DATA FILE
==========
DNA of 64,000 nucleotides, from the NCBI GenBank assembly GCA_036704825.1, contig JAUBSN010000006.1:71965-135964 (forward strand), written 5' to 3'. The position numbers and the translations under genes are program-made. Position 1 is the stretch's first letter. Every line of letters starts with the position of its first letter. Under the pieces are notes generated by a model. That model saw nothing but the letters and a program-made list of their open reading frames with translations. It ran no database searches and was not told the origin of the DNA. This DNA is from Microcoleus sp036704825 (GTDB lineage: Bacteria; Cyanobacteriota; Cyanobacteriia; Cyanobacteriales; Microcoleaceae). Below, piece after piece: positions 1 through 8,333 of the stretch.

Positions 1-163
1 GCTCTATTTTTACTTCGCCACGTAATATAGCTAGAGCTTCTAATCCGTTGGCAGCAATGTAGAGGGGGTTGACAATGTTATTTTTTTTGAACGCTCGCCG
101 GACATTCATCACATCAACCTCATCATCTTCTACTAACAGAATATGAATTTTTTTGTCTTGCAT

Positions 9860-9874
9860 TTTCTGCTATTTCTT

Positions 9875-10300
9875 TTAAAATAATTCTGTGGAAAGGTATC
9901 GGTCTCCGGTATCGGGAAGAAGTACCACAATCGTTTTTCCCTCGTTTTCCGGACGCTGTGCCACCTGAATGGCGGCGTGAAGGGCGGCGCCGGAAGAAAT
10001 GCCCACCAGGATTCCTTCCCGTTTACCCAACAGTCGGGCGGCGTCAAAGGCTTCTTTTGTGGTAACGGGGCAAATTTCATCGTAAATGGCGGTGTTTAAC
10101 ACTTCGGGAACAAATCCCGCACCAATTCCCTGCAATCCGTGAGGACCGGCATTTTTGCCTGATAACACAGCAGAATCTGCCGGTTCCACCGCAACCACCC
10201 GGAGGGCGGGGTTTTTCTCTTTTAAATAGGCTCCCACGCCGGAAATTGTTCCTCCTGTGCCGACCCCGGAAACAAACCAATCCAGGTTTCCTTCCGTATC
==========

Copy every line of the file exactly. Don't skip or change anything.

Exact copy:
DNA of 64,000 nucleotides, from the NCBI GenBank assembly GCA_036704825.1, contig JAUBSN010000006.1:71965-135964 (forward strand), written 5' to 3'. The position numbers and the translations under genes are program-made. Position 1 is the stretch's first letter. Every line of letters starts with the position of its first letter. Under the pieces are notes generated by a model. That model saw nothing but the letters and a program-made list of their open reading frames with translations. It ran no database searches and was not told the origin of the DNA. This DNA is from Microcoleus sp036704825 (GTDB lineage: Bacteria; Cyanobacteriota; Cyanobacteriia; Cyanobacteriales; Microcoleaceae). Below, piece after piece: positions 1 through 8,333 of the stretch.

Positions 1-163
1 GCTCTATTTTTACTTCGCCACGTAATATAGCTAGAGCTTCTAATCCGTTGGCAGCAATGTAGAGGGGGTTGACAATGTTATTTTTTTTGAACGCTCGCCG
101 GACATTCATCACATCAACCTCATCATCTTCTACTAACAGAATATGAATTTTTTTGTCTTGCAT

Positions 9860-9874
9860 TTTCTGCTATTTCTT

Positions 9875-10300
9875 TTAAAATAATTCTGTGGAAAGGTATC
9901 GGTCTCCGGTATCGGGAAGAAGTACCACAATCGTTTTTCCCTCGTTTTCCGGACGCTGTGCCACCTGAATGGCGGCGTGAAGGGCGGCGCCGGAAGAAAT
10001 GCCCACCAGGATTCCTTCCCGTTTACCCAACAGTCGGGCGGCGTCAAAGGCTTCTTTTGTGGTAACGGGGCAAATTTCATCGTAAATGGCGGTGTTTAAC
10101 ACTTCGGGAACAAATCCCGCACCAATTCCCTGCAATCCGTGAGGACCGGCATTTTTGCCTGATAACACAGCAGAATCTGCCGGTTCCACCGCAACCACCC
10201 GGAGGGCGGGGTTTTTCTCTTTTAAATAGGCTCCCACGCCGGAAATTGTTCCTCCTGTGCCGACCCCGGAAACAAACCAATCCAGGTTTCCTTCCGTATC